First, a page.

With eye on the clock, Canada's leader presses for free-trade OK. He's likely to get it, but not without lengthy opposition arguments

Canada's new members of the House of Commons may find little time for Christmas shopping. Prime Minister Brian Mulroney has called parliament into session today to pass legislation implementing the free-trade agreement with the United States. His Progressive Conservative government will press for the bill's passage with only five or six days of debate, so the pact can begin Jan. 1 as planned. But opposition Liberal Party leader John Turner has already said that ``We are not going to be bound by any deadlines.''

That could mean days of speeches, since Liberals and New Democratic Party have indicated they want a thorough debate.

Actually, Canadians have been discussing free trade heatedly for about two years. The 123-page bill was passed by the House Aug. 30, but died in the Senate on Oct. 1 when Mr. Mulroney dissolved Parliament for an election in November.

That election, fought largely on the free-trade issue, returned the Conservatives to power with 170 of the 295 House seats.

The government will have no problem ending the debate or obtaining passage of the bill in the House. And in the appointive Senate, the majority Liberals have promised not to block the measure.

A new public opinion poll shows support for free trade has risen to 44 percent from 34 percent at election time. Thirty-eight percent of the electorate oppose the pact. But the argument over free trade is not over. An anti-free trade group, the Pro-Canada Network, has been urging the opposition to amend the legislation with guarantees of protection for social and regional development programs.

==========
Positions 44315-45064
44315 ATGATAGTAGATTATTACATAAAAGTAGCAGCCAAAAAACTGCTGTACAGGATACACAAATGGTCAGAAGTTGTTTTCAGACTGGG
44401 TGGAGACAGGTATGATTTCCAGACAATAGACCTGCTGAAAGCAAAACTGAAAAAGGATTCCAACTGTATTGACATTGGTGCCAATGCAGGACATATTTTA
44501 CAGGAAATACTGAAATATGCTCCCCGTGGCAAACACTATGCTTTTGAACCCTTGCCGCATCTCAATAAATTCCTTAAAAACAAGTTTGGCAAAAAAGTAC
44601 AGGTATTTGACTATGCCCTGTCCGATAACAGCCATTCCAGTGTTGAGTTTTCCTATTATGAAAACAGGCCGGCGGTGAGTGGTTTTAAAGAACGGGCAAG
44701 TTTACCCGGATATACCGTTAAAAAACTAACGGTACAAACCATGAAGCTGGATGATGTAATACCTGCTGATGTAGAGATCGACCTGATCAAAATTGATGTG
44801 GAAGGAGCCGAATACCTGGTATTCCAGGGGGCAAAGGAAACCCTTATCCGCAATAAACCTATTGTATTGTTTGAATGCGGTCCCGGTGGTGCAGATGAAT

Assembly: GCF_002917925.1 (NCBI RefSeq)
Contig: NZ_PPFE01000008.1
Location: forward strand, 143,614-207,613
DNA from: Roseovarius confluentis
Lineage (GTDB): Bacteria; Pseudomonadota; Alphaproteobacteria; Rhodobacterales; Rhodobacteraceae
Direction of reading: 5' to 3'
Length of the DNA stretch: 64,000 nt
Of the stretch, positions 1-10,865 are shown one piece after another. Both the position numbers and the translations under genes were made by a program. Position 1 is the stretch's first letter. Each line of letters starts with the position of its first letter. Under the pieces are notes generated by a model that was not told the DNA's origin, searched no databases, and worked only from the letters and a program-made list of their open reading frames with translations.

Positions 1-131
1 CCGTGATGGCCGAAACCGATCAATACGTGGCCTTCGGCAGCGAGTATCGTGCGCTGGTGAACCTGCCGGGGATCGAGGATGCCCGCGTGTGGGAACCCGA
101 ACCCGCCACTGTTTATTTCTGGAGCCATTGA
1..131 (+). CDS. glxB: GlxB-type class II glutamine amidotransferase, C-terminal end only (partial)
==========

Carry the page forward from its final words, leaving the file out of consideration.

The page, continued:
Although the government says such provisions are unnecessary, it is considering measures to assuage the fears of those opposed to free trade. These may include setting up a parliamentary committee on trade and promoting existing adjustment-assistance programs for workers whose jobs have been lost as a result of enlarged imports from the US and Canadian plant closures.

The free-trade pact provides for the elimination of tariffs - some immediately, some over as much as 10 years - and the removal of other barriers to commerce.

The government created an advisory committee on adjustment last year. It is to submit recommendations by June.

In the meantime, both pro- and anti-free traders are using any opportunity to promote their positions. When President Reagan announced Tuesday his decision to keep a tariff on Canadian cedar-wood shakes and shingles, International Trade Minister John Crosbie said the free-trade arrangement will make a repetition of such protectionist measures by the US ``far more difficult, if not impossible.''

Mr. Crosbie said, however, that the deal will not eliminate all the trade differences with the US in the future.

``There will be dozens of them, just as there [have] been in the past,'' he said.

But the mechanism in the trade pact for dealing with trade disputes should produce better results, he said.

The tariff on cedar shakes and shingles, initially set at 35 percent 2 years ago, dropped as scheduled to 20 percent last week. Mr. Reagan said it would be lowered to 10 percent a year later, and 5 percent for a final six month period - improvements on the original schedule.

The protective duty was imposed after US forestry companies complained that US$250 million worth of low-priced imports from Canadian mills had virtually destroyed the US industry.

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